When Captain Fraser first calls on Alison to say his goodbye, he interrupts himself. We see Alison with pink shoes in hand, perhaps a symbol of the vanity and superficiality that marked her relationship with Carter. She drops them to race down the stairs, spying on Fraser from the window. As Fraser looks up at her pleading face — “Her face, it bloomed like a sweet flower and stole my heart away” — he cannot muster the courage to say what he truly feels.
It’s interesting to remember the way Alison jumped in with assumptions to fill in the silences with Carter. Here, she gives Fraser no help even though he’s just said he cannot express his feelings well, and he confessed in Sanditon 2×04 to being undone in the company of the woman for whom he had feelings. We might think Alison has learned her lesson about completing sentences, but her final presumption that Fraser has returned to Trafalgar House to propose would prove us wrong. Instead, her uncertainty about his feelings may leave her tongue-tied as well.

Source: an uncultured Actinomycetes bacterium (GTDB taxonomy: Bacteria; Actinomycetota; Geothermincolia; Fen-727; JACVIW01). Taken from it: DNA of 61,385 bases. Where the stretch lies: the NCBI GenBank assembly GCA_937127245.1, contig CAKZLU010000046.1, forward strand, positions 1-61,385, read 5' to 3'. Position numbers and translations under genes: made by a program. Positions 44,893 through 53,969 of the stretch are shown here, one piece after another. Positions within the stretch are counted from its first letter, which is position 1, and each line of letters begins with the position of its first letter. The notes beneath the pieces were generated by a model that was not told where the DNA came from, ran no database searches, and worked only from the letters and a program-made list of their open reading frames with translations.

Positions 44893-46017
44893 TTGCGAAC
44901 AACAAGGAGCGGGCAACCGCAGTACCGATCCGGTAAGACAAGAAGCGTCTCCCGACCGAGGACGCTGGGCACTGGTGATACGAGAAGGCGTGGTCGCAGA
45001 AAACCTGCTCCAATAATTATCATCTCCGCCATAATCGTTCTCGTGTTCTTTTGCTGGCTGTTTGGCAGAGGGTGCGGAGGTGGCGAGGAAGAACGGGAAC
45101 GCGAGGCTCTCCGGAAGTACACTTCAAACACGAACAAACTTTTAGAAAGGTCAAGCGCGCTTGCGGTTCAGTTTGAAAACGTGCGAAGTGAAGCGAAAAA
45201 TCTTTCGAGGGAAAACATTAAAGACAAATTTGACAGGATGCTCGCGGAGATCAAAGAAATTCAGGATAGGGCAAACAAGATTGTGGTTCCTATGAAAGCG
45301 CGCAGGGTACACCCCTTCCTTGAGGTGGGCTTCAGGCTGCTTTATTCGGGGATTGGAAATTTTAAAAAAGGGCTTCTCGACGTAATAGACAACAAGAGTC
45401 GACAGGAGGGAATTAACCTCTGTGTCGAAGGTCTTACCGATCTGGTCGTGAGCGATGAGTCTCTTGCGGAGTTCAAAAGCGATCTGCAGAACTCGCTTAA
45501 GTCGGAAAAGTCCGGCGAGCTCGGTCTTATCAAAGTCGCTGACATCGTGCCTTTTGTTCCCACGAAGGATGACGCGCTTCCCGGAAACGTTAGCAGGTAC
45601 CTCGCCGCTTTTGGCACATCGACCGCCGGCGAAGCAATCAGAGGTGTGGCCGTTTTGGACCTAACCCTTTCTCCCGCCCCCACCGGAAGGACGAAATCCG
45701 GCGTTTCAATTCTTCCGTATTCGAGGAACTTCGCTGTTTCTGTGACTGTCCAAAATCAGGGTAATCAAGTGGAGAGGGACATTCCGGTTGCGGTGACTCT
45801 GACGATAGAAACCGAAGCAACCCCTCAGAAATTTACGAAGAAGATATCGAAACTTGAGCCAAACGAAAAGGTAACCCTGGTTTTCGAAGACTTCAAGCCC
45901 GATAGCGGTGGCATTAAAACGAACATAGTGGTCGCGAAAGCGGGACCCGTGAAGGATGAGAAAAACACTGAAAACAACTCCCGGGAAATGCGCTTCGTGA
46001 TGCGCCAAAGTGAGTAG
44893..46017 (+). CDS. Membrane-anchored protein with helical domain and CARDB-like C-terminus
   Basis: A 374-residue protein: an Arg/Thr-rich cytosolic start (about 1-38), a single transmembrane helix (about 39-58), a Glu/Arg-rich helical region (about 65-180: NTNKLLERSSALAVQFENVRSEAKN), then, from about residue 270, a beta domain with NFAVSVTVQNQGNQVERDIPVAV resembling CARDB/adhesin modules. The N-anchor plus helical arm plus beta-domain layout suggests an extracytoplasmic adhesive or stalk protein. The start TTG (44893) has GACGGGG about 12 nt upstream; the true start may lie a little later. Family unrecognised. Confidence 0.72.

Thankfully, Carter’s subtle smirk at the Sanditon ball was not jealously but sudden awareness that his fellow officer and friend had been pining for Alison. He encourages Fraser by calling him a coward. Other events push Fraser to realize he may be the only honorable man in his company. He looks uncomfortable throughout the final card game and smiles only when he sees the company will have to honor their debts. He looks on with concern as Lennox storms off after ripping away Edward’s epaulettes as if suddenly realizing the hypocrisy of his leader.
The scenes where Charlotte, Georgiana, and the Parkers help Alison realize Captain Fraser views her as more than a “Friend?!” and eavesdrop on the couple are among the more charming in Sanditon 2×06 and will bring a grin to even the most jaded amongst us.
When Captain Fraser finally finds the words, his proposal is simple, elegant, and beautiful.
Going Backward, Moving Forward